registered sale deed dated 14.10.1982 for a consideration of

Rs. 17,000/-. As per the plaintiff/respondent's case, they

also claimed to have immediately taken possession of the

said property after execution of the sale deed and it is

further averred that when the contesting respondents

wanted to put fence around the said plot, then on 4.12.1982

they noticed a board on the disputed plot which was put up

by the appellant-trust on which it was mentioned that the

respondent No. 8/defendant No.2 had given the said plot to

the appellant-trust for construction of a residential

accommodation for the devotees of Saibaba Mandir. In view

of this notice, the respondents sent a notice on 7.12.1982 to

the appellant-trust to remove the board and further do not

obstruct to the fencing of the suit plot which was responded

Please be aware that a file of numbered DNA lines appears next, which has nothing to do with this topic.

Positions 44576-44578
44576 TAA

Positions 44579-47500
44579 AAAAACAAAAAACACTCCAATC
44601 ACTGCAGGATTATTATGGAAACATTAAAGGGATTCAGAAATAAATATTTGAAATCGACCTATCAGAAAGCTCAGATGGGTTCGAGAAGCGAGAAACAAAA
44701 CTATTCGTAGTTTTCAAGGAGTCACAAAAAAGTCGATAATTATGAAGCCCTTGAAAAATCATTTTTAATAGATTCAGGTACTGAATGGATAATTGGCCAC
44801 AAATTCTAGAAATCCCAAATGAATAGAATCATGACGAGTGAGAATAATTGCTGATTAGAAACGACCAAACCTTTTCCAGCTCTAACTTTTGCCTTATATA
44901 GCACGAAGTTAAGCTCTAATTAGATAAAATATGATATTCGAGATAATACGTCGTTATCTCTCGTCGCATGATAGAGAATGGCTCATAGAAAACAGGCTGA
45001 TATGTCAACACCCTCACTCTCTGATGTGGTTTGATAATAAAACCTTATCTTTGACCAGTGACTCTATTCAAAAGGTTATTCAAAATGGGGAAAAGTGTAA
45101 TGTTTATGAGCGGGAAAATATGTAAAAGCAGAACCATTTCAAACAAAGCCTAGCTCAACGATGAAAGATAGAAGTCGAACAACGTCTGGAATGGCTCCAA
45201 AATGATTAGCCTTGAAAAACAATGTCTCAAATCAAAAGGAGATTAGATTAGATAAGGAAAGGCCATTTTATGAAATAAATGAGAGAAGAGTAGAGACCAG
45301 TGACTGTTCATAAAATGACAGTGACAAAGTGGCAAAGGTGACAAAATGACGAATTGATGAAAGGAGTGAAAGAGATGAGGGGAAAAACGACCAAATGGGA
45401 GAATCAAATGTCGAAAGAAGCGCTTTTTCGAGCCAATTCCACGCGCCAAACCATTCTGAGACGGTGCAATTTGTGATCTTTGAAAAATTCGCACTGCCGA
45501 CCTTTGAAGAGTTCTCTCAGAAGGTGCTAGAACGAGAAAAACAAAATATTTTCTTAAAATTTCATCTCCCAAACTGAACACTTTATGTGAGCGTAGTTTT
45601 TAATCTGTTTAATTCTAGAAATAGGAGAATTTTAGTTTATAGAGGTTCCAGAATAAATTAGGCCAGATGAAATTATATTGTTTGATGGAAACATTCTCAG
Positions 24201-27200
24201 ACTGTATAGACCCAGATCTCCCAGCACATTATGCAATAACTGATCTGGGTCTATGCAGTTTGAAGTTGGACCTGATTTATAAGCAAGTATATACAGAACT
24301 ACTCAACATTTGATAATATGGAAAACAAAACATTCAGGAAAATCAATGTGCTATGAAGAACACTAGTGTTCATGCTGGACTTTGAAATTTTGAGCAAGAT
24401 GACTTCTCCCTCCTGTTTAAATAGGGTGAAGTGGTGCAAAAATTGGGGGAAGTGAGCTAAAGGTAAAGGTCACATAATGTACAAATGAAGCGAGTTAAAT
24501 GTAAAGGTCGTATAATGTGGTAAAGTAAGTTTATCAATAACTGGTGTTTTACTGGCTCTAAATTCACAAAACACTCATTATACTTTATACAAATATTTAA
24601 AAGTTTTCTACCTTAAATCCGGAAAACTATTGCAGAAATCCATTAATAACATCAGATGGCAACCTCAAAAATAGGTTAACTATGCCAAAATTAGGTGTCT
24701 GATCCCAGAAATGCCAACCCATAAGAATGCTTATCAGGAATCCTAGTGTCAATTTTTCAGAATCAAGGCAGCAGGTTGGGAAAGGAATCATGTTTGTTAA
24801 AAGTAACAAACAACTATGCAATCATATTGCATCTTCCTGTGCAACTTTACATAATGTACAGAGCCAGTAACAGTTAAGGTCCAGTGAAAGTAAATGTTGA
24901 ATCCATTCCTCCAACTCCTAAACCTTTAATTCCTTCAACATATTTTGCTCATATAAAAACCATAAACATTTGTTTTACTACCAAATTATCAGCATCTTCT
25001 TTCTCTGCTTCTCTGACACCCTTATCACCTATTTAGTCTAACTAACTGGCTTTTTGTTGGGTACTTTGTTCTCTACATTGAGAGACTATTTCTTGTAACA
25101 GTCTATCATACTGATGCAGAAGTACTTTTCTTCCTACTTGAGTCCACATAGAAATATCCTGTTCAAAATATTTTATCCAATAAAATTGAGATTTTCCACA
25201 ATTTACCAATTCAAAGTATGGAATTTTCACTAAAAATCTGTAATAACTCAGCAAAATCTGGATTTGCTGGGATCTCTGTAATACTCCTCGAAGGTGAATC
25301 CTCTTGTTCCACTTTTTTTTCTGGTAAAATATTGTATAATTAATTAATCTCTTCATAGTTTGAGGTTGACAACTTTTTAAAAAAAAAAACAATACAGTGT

by the appellant-trust stating that they are in possession of

the suit plots since 31.1.1974 and are owners of the plot in

question and cannot be directed to vacate.
 5
4. The respondent felt seriously aggrieved with this

response and hence a Regular Civil Suit No. 166 of 1983 was

filed by the predecessor of the contesting respondent Nos. 1

to 7 - Shri Vitthal Motiramji Mandale for possession and

damages valued at Rs. 17,500/- in the Court of Civil Judge,

Senior Division, Amaravati. The appellant-trust contested

the suit by filing a written statement on 19.12.1983

asserting their ownership and possession over the suit

property since 31.1.1974. It was stated therein that the suit

land had already been gifted to the appellant-trust by gift

deed dated 31.1.1974 which was properly executed and

validly attested and had also been acted upon by the parties